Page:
The model from Verona, French by birth, tells Tattoo Life: “I got myself inked because they made me study maths as a teenager…”
She goes by the name of Meriem, is particularly tattooed and outgoing, has France in her DNA, but you’ve been introduced to her, or soon will be, as Ultima Suicide.
We, in the meantime, have had a little chat with her on the occasion of her TV debut as co-presenter of a programme where the main focus is nerd culture.
It’s all here below in this interview.
Hi there, Ultima. For a while now we’ve been able to admire you on TV (and the web) thanks to the programme on 7 Gold ‘Crossover-Universo Nerd’ devoted to the world of videogames. Do you think you’ll get to talk about tattoos as well in front of the cameras?
Sure, ‘Crossover-Universo Nerd’ will be a chance to present different worlds that have a lot in common. And there will be plenty of crossover between different topics.
Tell me the truth: on a scale of one to ten, how nerdy do you think you are?
To be honest, I’d give myself a seven. I’ve loved this world ever since I was little, and especially during my teenage years, I got to know it really well thanks to videogames, Manga comics and role playing games. Now, with work, it’s not that easy to keep up with it all, but I haven’t left it behind me, that’s for sure.
When did tattoo art make its first appearance in your life?
Well, at school I was always a bit different, you know… (smiles)
What kind of school did you go to?
I went to Scientific High School, even though my great love has always been art. As soon as I was allowed to, I started to collect it on my skin, seeing as how I couldn’t express it in the classroom.
You are pretty much covered in tattoos all over your body and every piece of yours has a precise meaning for you. So does that mean that for you, getting tattooed is also a means for understanding/analysing yourself in ever greater depth?
Exactly. Generally, I love to talk, but not about myself. So I use tattoo to tell personal things that I don’t want to or am not able to express in words.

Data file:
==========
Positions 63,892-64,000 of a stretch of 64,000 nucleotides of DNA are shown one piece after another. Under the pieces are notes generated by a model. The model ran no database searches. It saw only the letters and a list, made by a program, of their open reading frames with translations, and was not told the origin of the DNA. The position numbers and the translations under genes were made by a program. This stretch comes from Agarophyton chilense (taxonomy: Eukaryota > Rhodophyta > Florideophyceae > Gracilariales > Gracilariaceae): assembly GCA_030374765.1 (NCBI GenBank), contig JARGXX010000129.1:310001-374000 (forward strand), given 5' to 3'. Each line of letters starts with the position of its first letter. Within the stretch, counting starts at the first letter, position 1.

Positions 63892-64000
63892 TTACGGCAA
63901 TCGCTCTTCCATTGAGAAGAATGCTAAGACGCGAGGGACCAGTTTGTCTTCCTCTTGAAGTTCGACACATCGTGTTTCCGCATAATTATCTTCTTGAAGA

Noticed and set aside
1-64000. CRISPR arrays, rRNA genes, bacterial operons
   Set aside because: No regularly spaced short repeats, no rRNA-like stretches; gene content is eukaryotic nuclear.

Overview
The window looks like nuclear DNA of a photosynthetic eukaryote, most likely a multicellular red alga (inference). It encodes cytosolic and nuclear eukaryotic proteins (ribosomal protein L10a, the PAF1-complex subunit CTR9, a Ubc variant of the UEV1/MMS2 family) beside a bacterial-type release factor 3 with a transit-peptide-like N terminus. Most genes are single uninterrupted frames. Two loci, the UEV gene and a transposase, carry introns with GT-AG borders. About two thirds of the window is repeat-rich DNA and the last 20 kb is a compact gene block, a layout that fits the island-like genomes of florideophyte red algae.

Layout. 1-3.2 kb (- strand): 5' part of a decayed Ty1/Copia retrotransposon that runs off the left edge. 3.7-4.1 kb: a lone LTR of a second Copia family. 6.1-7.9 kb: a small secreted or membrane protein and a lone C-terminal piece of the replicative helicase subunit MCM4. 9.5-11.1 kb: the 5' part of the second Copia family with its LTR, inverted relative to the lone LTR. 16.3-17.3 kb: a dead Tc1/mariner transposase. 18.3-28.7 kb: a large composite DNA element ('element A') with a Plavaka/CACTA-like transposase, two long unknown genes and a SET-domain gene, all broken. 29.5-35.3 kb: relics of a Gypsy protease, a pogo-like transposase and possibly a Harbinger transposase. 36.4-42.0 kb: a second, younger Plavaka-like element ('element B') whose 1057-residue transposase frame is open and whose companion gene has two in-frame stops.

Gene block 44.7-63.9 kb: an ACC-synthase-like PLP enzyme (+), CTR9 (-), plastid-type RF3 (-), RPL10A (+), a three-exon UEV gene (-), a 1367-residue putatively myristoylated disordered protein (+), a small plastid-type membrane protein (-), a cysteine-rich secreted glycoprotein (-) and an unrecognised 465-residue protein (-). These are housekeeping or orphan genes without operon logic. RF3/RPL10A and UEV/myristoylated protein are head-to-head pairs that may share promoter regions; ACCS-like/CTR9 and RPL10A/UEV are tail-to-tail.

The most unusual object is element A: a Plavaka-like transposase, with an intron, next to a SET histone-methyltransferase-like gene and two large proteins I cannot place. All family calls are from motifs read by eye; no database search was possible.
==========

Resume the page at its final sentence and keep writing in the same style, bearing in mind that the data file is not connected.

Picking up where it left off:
I see that you have a very easy relationship with your tattooed body. You often appear wearing nothing much more than your tattoosi…
You know, I’ve never believed there was anything vulgar or shameful about nudity. Basically, that’s how we’re born, and I think it’s really important to communicate this to the outside world. Especially when a certain kind of censorship, a ridiculous level of censorship, is justiied by the majority…
Accepting that there is nothing wrong with our nature is a first step towards being well in yourself…
On your right arm you have a tribute to the holiday of Halloween: is that your favourite time of the year? it’s a bit of a nerd fest, it’s true.
Yes, I adore Halloween, and autumn is still my favourite season. Everything about that time of year inspires me, and then Halloween has that magic that makes me feel like I’m still a little girl.
Do you have a particular tattoo artist of preference or do you go to a number of different Italian tattooists?
Over the many years I’ve been getting tattooed, I have dealt with a lot of different artists, some of whom I’ve become friends with. Luca Pugno from ‘No More Pain Tattoo’ in Peschiera Del Garda, for example, has done a number of my tattoos. Including the famous octopus I have between my thigh and right buttock.
Apart from the octopus, you have some other marvellous pieces. Do you reckon there is any space left on your skin? Maybe on your back…
Well, my back is a work in progress by the Brescia artist Mattia Braga. He’s doing me a bear, which is my favourite animal. There’s not much space left, in fact, so I’m keeping it just for the best artists! (laughs)
I came across an “old” interview of your on a local TV station and I have to say you did a great job of it, despite the tone of the questions (on the subject of your tattoos) which were poking fun at you and rather simplistic. It seems we still have a long way to go in Italy before we can talk in any way seriously about tattoo art?
Let me just say that sarcasm and pointed answers are a part of my life. It’s not so unusual to find myself dealing with simplistic remarks, as you say, and the only thing for me to do is try to like it is all perfectly normal. Because nudity is a normal as tattoos.
Can we do any more to improve the situation?
In my opinion, we’re not doing all that badly here in Italy. There is a pretty happening scene, it’s growing all the time, and give it a few more decades and we won’t be hearing the famous “But what will you do covered in all those tattoos when you get old?” A question I always answer with: “Hey, I’m going to be ugly anyway. With or without tattoos!”
Photos by Camilla Cianfrone Leoni (Miss Sorry):www.miss-sorry.com